National research infrastructures need to improve management and optimize use: OECD report
September 16, 2020
National research infrastructures (RIs) need to establish standards for managing their facilities and resources to optimize the RIs’ scientific capabilities, says a new policy report by the Organisation for Economic Co-operation and Development (OECD) and Science Europe.
RI managers, operators and decision-makers face several challenges, including limited research budgets, increasingly large and complex RI portfolios and databases, and more diverse and numerous potential users, the report says.
It provides two new "guiding models" of best practices for improving the operation and use of RIs, The report also recommends countries collaborate on developing mechanisms to monitor the performance of national and international RIs on an ongoing basis.
The Canada Foundation for Innovation (CFI) represented Canada on the report’s expert group of more than a dozen countries and provided significant input and guidance.
Dr. Heidi Bandulet (PhD), senior programs officer at CFI, said a key message is that how funding is delivered and the research ecosystem within which an RI operates are as important in determining the RI’s success as how an individual facility is governed and managed.
“If Canada wants to make the most of its investment in national research facilities, funders and policymakers can help create favourable conditions for that efficiency,” Bandulet told Research Money. “The report points to the importance of working collaboratively and having open channels of communication.”
The report cites CFI’s Major Science Initiatives (MSI) Fund as a case study in RI “portfolio management” to help national organizations better operate their research infrastructures. CFI invited seven Canadian national research facilities, supported through the MSI Fund, to share their experiences and expertise for the report.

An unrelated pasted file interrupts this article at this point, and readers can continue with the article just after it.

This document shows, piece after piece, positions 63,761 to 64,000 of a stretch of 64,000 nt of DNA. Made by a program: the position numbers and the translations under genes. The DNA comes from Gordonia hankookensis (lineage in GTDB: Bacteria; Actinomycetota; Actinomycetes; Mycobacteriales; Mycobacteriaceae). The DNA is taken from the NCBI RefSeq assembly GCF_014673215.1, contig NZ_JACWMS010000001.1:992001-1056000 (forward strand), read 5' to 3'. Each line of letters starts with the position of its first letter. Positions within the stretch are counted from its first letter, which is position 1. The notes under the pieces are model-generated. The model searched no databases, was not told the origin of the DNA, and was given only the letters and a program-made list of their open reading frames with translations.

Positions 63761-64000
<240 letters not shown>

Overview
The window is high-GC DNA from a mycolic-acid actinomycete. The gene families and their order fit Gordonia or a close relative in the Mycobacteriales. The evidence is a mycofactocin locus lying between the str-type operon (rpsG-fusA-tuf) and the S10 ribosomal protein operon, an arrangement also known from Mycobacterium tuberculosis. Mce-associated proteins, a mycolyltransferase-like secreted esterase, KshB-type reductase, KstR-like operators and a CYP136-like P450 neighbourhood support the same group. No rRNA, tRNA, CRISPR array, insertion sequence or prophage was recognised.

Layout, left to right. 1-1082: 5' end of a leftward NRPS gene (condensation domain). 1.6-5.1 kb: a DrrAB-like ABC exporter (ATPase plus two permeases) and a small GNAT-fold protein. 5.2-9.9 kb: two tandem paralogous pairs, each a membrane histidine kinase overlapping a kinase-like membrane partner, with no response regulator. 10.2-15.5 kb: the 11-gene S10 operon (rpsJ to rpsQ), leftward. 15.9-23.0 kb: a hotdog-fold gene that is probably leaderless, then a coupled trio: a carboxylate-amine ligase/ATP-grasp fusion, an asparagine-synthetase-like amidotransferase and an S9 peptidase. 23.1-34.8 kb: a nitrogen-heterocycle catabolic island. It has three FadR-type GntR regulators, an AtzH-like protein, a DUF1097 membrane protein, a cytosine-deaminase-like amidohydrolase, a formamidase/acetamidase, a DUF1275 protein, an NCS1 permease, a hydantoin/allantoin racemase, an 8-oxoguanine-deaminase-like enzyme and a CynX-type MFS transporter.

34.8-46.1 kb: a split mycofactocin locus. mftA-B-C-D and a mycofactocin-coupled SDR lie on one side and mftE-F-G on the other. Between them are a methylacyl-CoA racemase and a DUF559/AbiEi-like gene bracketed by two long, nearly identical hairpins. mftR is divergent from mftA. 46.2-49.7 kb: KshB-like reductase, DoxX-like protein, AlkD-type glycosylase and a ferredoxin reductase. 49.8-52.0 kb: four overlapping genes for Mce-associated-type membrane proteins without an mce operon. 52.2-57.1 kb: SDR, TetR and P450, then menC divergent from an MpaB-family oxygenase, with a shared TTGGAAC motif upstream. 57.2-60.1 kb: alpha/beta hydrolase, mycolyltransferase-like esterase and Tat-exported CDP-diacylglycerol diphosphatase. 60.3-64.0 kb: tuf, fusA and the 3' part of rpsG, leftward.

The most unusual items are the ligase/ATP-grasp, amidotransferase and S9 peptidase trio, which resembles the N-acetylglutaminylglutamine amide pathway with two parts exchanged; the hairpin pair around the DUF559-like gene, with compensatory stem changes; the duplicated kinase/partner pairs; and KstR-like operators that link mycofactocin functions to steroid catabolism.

RI portfolio management includes how a country selects, funds, builds, upgrades and terminates the RI facilities, tools and services made available to research communities.
Another key message of the report is the need for RI managers to do a thorough analysis of the entire resource-use and user base of their RI, so they can begin the process of optimizing the use of their facilities, resources and services, report co-author James Morris, a senior policy officer at Science Europe, said in an email to Research Money.
“Guiding models” offered for best practices
The report offers two new guiding models of best practices, one for portfolio management and one for optimizing and increasing the number of RI users.
Peter Fletcher, lead consultant on the “managing portfolios” theme, analyzed the responses from several governments and agencies in developing a guiding model setting out the key elements that need to be present for an effective, world-class approach to RI portfolio management.
Transparency and community input are vital to securing a strong national plan that’s accepted by the research community, portfolio managers and politicians, Fletcher said. “This doesn’t mean that every element is guided by the community, but that the portfolio is based on clear science input and that any strategic management or political elements are transparent to the community.”
The Canada Foundation for Innovation evaluated its portfolio management approach for the seven national RIs supported under its Major Science Initiatives Fund against the key elements in the guiding model.